In this case, "cache-sexe" appears to be the term used in those areas of the African continent that were colonized by the French, such as the region from western Mali to southern Cameroon.
The cache-sexe can be traced to the Paleolithic period, where stone carvings of fecund women, such as the Venus of Lespugue, depict panels of string fore and aft.
Not wearing a cache-sexe is a visible statement of a woman's inability or unwillingness to participate in social interaction, as when ill or in mourning.
Articles of dress with ritual power, such as the cache-sexe, are used to protect, if not actually conceal, the lower body against evil.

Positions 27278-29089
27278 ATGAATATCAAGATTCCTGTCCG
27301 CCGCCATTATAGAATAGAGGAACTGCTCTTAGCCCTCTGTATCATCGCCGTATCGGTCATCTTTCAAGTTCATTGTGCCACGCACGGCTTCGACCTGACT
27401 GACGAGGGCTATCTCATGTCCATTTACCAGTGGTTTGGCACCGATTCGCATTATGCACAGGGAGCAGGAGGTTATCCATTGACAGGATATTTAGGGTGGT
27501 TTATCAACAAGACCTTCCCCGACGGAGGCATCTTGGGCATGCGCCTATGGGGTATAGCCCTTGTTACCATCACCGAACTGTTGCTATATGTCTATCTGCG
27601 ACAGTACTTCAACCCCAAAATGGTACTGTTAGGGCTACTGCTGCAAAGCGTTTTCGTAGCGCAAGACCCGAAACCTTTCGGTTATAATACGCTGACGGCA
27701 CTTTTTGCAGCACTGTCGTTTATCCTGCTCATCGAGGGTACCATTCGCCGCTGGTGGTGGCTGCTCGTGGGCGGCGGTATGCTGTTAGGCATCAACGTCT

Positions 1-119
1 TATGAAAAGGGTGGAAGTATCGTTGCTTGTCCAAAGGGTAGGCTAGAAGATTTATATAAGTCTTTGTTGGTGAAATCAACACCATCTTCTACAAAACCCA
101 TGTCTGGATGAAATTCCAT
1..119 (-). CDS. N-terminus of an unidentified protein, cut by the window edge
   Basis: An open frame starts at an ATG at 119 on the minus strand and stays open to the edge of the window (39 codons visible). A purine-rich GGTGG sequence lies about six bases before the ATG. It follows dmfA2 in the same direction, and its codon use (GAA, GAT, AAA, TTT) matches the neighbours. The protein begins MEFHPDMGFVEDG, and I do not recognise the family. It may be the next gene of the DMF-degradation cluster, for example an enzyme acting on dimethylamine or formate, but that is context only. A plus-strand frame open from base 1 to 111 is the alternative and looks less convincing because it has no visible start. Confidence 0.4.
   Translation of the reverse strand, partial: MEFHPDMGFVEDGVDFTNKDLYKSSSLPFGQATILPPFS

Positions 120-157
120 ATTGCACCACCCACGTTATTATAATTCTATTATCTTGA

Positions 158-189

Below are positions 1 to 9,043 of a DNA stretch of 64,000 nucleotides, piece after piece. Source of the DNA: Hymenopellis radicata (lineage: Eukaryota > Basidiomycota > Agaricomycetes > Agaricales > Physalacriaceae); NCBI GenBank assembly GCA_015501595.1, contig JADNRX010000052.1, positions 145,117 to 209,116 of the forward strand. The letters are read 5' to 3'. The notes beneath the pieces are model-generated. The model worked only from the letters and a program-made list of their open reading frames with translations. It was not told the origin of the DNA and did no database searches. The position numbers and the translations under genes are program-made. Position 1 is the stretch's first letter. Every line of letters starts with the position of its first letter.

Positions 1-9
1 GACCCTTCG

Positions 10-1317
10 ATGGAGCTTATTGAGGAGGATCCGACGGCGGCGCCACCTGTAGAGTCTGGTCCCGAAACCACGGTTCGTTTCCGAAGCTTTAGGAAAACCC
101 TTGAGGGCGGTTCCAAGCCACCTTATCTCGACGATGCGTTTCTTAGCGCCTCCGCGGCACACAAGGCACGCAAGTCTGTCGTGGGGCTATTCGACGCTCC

For example, cache-sexe created by the Kirdi (Fulani) women in northern Cameroon are skirts beaded with a fantastic range of colors.
Cache-sexe are used throughout much of West Africa and parts of East Asia, where the term modesty apron is more commonly used.
Cache-sexe are constructed of a variety of materials including woven fabric, leather, beads, leaves, and metals.
Female informants report that protection from the environment is the main reason they wear cache-sexe.
One of the oldest African examples of cache-sexe is described as a girdle from twelfth-century Mali.
Like the penis sheath, one function of the cache-sexe was thought to be modesty.